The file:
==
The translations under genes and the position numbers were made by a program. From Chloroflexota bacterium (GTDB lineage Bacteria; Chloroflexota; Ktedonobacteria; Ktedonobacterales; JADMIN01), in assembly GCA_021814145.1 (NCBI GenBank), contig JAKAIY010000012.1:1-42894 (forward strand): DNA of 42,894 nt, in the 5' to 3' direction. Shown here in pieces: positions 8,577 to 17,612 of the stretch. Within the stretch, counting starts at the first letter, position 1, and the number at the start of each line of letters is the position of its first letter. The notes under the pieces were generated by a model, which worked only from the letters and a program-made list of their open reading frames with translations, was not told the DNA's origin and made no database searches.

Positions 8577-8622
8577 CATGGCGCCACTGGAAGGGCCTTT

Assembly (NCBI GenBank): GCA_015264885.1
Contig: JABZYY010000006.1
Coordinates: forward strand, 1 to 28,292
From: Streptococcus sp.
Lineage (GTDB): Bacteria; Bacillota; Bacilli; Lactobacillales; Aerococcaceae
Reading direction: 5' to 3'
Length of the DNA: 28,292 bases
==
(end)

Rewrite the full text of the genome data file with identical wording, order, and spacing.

The translations under genes and the position numbers were made by a program. From Chloroflexota bacterium (GTDB lineage Bacteria; Chloroflexota; Ktedonobacteria; Ktedonobacterales; JADMIN01), in assembly GCA_021814145.1 (NCBI GenBank), contig JAKAIY010000012.1:1-42894 (forward strand): DNA of 42,894 nt, in the 5' to 3' direction. Shown here in pieces: positions 8,577 to 17,612 of the stretch. Within the stretch, counting starts at the first letter, position 1, and the number at the start of each line of letters is the position of its first letter. The notes under the pieces were generated by a model, which worked only from the letters and a program-made list of their open reading frames with translations, was not told the DNA's origin and made no database searches.

Positions 8577-8622
8577 CATGGCGCCACTGGAAGGGCCTTT

Assembly (NCBI GenBank): GCA_015264885.1
Contig: JABZYY010000006.1
Coordinates: forward strand, 1 to 28,292
From: Streptococcus sp.
Lineage (GTDB): Bacteria; Bacillota; Bacilli; Lactobacillales; Aerococcaceae
Reading direction: 5' to 3'
Length of the DNA: 28,292 bases